One of my great grandfathers was an Irish immigrant who worked as a plumber at the Brooklyn Navy Yard. His son, my grandfather, was more of a gardener and painter (walls and furniture, not canvases) than plumber, but we inherited a lot of the tools great grandfather used.
There were all kinds of mysterious tools in the basement of the home in which I grew up, including any manner of rasps, hand drills and bits, miter boxes, assorted moldings, sharpening stones, saws of all kind and drawers of heavy monkey wrenches of all sizes.
My grandfather's solution for almost anything that didn't turn out straight was "put a piece of molding around it."
Well, we're adopting his solution for the inexplicable gap between the walls and our floor in the new church. After nearly a year of hand-wringing and finger pointing over the responsibility for the flaw, we've finally been able to hire Merrick to fix it by...putting a piece of molding over it.
The molding has already been cut and painted, but it will take a while to install, since each of the columns in the church is an octagon, and those alone will take eight small pieces of precisely mitered molding.
It will surely neaten the appearance of the building.
It was great seeing our fountain finally flowing again. As you know, the original placement and specifications for the fountain pump were problematic, but that has now been corrected. Some work still remains, but at least we can enjoy the relaxing sound of the bubbling, flowing water.
As you know the summertime raffle was instituted to help the church meet operating expenses during the summer months when attendance at mass and weekly donations usually decline.
Painting and cutting of the shoe molding for around the church and basement baseboards will also begin shortly.
Some members of the congregation from the 10:30 AM mass, members of the Hall family and the sculptor, Nick Ring gathered around our unique state of Jesus Calms the Storm to officially bless and install it on Holy Cross ground.
The statue was donated by the Hall family in memory of NYPD Detective Lieutenant George E. Hall.
It is hoped that the image of Jesus calming the storm will be a source of consolation and peace in a turbulent world and a call to draw closer to Christ in the sacraments of the Church.
Just for a sense of scale, the fence is 4 feet high. This climber decided to hitch its star to the nearby holly tree and keep on climbing. It's on the rectory lawn, must be all the fresh sea air and sunshine!
Tomorrow is the mass for the end of the academic year at Holy Cross. Thank you to all the teachers, administrators and parents who made the year so special - a true celebration of our Blue Ribbon status among the nations' schools.
All kinds of summer programs are gearing up though, so relax but don't hibernate! Summer sports camps and academic enrichment programs at Holy Cross abound. So check out the offerings on the school's website.
May Almighty God keep all our students and their families in his providential care over the summer months so that all may return rested, refreshed and ready for school in September.
Today's feast of St. Columcille, one of our window saints at Holy Cross, gives us much to think about.
Whether banished from Ireland or self-exiled, he left his homeland and pursued his vocation on Iona and in Scotland, ministering to and converting the Picts. His responsibility for the deaths of 3,000 men in the Battle of Cooldrevny, essentially over a dispute with St. Finnian over the copyright to a psalter Finnian owned, motivated him it is said to convert at least as many souls to Christianity.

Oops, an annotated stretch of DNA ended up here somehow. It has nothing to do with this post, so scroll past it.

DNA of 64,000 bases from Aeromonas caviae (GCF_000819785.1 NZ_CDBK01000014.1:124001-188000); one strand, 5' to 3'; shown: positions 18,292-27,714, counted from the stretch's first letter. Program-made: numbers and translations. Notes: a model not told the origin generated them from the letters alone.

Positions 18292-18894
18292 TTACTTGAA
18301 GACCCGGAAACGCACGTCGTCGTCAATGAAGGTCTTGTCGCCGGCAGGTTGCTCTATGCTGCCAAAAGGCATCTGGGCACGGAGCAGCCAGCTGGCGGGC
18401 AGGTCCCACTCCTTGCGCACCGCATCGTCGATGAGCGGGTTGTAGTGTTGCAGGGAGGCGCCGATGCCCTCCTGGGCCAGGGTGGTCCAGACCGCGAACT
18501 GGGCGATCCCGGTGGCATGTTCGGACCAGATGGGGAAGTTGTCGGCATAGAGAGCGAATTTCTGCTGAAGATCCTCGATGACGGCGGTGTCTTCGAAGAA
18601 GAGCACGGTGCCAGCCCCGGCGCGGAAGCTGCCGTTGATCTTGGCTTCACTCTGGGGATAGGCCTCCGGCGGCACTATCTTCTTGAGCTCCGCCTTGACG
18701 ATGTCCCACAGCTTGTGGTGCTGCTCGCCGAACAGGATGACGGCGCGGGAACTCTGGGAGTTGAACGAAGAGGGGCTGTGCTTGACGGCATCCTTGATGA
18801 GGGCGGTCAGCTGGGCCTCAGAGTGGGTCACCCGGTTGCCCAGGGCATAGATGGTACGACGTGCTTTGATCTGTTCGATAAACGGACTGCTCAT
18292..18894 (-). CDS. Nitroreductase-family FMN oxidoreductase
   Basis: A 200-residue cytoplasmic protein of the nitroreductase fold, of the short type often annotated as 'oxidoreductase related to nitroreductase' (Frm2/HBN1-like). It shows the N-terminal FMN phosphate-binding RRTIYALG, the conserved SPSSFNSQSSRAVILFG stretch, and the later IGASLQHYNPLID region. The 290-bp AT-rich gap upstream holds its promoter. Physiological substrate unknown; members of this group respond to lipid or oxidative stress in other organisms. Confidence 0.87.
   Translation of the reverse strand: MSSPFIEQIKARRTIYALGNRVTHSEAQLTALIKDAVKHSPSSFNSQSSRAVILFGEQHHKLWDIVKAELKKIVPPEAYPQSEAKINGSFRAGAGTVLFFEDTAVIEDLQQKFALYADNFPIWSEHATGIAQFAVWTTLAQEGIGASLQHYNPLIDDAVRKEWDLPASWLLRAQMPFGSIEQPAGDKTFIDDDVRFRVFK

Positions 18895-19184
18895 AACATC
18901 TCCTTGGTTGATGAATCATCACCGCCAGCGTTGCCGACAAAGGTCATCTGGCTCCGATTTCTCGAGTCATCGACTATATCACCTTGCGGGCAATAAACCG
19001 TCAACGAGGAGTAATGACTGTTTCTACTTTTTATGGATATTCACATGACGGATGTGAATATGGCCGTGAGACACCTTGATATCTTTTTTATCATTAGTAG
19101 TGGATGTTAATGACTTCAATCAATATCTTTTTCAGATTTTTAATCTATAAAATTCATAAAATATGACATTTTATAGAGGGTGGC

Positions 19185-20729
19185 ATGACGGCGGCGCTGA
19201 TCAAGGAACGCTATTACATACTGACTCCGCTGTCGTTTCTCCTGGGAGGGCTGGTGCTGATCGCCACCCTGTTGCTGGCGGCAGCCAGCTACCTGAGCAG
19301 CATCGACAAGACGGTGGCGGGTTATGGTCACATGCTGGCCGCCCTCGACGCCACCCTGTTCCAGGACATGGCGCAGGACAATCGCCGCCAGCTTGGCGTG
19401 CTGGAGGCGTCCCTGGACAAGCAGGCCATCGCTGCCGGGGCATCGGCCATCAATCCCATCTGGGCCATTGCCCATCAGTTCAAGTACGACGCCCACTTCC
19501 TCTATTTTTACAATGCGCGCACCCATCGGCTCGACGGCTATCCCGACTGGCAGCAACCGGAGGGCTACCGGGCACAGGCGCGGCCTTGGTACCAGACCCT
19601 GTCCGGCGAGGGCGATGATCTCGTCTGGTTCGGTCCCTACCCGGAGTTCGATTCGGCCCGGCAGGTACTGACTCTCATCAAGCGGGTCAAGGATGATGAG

It is good for us to understand that saints have made mistakes, sinned. Sin doesn't prevent their eventual sanctification, just delays it, perhaps in a way even contributes to it by way of sorrow, compunction and repentance. We can turn away from sin. We can be forgiven, but sin does change things. Columcille left Ireland or had to. His departure didn't ruin his life, it gave him a new direction.
St. Columcille, pray for us.
Holy Cross Church has closed out the construction contract in non-binding mediation (a required prelude in our contract to either binding arbitration or litigation). The settlement provides that Holy Cross pay out the balance of the contract less sufficient money to complete what the construction manager had not yet done and correct deficiencies.
Quite soon, you should see shoe molding installed throughout the building and around the columns to hide the gap between the floor tiles and the walls. The main entry doors will also be either adjusted or replaced. They must open smoothly from right or left doors and insulate from drafts and precipitation. As a fitting commentary on the agreement reached on Tuesday, one of the exterior doors partially dropped off its hinges and wouldn't close at all over the weekend.
Jesus' admonition to settle with your opponent before taking things to court merits prayer, even if it's not always practical. Justice can be expensive and isn't guaranteed in this life anyway.
Meantime the church building has deftly handled the congregations at Christmas, Easter, confirmation, graduation and First Communions without a hitch. Thanks for being patient and supportive. Deo gratias!
Tonight's mass followed by graduation will mark the end of Class of 2016's time at Holy Cross School. We pray for their continued growth as disciples of the Lord in wisdom, age and grace.